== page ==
Anderson made it through his first Cactus League outing, throwing a scoreless first inning during Monday's 4-4 tie with the White Sox in front of another sellout crowd at Sloan Park in Mesa. The Cubs are taking a calculated risk here with a one-year, $3.5 million that could max out with $6.5 million more in incentives if Anderson makes 29 starts this season.

[MORE CUBS: How Ryan Dempster wound up on Team Canada for World Baseball Classic]

The Cubs can put the best defensive unit in the majors behind a lefty groundball pitcher and don't need to make a dramatic overhaul with a guy who grew up around the game. Anderson's father, Frank, is an assistant at the University of Houston and the former head coach at Oklahoma State University.

"I've been going to the field since I could walk and talk and annoy college kids," Anderson said. "I could take that one of two ways: I could get burnt out quick and kind of shy away from baseball. Or I could eat it up. Fortunately for me, I've eaten it up all the way through."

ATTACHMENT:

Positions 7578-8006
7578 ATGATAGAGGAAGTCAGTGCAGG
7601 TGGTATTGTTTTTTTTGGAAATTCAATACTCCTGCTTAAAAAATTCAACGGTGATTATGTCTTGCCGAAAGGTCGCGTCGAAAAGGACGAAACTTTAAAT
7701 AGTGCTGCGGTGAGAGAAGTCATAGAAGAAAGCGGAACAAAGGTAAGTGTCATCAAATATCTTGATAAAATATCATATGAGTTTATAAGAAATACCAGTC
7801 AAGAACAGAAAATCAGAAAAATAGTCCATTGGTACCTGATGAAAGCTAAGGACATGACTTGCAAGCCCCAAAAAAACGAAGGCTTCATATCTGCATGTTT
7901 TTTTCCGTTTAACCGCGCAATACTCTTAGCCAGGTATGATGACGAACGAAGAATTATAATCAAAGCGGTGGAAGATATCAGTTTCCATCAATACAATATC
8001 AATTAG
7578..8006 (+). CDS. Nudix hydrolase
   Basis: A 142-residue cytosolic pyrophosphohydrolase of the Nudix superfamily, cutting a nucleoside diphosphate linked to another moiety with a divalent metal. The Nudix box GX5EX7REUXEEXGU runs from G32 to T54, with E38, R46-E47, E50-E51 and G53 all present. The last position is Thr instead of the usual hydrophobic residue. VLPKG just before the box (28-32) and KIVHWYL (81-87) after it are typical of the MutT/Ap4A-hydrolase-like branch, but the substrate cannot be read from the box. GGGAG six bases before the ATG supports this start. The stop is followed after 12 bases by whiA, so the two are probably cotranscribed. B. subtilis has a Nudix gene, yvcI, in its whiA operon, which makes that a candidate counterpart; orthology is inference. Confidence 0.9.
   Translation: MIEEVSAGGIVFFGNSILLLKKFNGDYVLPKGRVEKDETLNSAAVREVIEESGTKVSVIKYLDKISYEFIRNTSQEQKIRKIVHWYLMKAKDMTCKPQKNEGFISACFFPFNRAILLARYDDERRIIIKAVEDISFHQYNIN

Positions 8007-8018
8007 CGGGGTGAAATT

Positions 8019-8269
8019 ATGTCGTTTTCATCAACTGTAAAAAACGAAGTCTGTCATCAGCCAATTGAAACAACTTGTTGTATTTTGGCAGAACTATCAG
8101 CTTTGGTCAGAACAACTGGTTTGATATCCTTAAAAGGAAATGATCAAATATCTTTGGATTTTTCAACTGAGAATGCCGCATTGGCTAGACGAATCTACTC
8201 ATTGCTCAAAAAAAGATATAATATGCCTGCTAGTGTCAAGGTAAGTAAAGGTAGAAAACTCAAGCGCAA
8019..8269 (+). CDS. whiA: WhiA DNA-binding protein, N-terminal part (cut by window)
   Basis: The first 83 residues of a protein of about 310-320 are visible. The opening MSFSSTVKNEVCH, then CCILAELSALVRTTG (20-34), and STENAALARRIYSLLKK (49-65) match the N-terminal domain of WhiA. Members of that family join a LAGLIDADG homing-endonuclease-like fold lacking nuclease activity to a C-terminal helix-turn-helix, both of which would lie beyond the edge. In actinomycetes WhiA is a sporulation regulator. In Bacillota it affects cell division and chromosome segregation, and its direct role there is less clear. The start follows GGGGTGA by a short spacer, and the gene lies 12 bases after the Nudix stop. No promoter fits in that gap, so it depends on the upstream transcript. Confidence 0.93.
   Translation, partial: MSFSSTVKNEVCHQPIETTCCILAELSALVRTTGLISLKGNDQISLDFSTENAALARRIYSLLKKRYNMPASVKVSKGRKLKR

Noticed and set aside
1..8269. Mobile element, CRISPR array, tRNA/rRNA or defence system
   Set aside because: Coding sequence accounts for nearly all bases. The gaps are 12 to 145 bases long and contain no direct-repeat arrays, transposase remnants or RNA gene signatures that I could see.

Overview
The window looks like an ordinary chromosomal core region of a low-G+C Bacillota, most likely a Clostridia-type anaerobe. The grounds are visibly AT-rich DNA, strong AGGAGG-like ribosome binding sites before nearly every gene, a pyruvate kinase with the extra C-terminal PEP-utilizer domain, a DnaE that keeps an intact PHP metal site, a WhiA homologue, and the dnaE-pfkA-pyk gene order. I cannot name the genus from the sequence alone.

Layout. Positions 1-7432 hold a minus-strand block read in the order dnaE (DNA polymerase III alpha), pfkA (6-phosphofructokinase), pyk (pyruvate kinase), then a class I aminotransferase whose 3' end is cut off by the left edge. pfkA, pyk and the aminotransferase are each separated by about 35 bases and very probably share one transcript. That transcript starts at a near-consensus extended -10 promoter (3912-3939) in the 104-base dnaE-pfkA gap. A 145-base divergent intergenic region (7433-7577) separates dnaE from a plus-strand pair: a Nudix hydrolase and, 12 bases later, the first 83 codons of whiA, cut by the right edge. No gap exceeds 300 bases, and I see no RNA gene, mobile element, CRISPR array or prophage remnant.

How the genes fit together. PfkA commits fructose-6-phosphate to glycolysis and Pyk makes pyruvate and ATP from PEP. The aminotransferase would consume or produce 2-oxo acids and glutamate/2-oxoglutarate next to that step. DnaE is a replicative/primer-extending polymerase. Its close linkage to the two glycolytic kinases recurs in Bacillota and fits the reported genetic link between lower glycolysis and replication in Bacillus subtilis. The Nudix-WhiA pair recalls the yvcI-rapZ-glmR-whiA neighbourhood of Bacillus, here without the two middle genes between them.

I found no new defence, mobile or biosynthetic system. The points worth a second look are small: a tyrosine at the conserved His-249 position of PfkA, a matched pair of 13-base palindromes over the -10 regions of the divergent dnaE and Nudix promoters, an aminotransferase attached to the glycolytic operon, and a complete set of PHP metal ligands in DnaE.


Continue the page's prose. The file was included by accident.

The entire question with Anderson revolves around health. He won 11 games for the Oakland A's in 2009 – finishing sixth in the American League Rookie of the Year voting – and hasn't topped that number since. There's been a Tommy John surgery and disabled-list time for a stress fracture in his right foot, a broken left index finger and a separate surgery on his lower back.

"If you dwell on the negative, you're going to worry yourself sick," Anderson said. "Pitching's fun – good, bad or indifferent – (so) you have to have a positive outlook, because otherwise you just walk around with a black cloud over your head."

The only other time Anderson hit the 30-start mark would be 2015, when he threw a career-high 180.1 innings, put up a 3.69 ERA and led the majors with a 66.7 groundball percentage. He couldn't repeat that performance with the Los Angeles Dodgers, accounting for 11.1 innings last year and not making the roster in either playoff round.

The "hybrid" fifth/sixth starter idea manager Joe Maddon floated sounds good in theory and we'll see how it works with Anderson and Mike Montgomery and a veteran rotation with strong opinions and clear ideas about routines. But the Dodgers needed 15 different starting pitchers to survive the 162-game marathon last year and seemed to run out of gas by the time the National League Championship Series returned to Wrigley Field.

"You can't have too much depth coming from where I was last year in L.A.," Anderson said. "We used so many starters. Obviously, that wasn't really the case here, which you can't really bank on year in and year out. But if I'm healthy, everything else will work itself out and I'll take my chances.”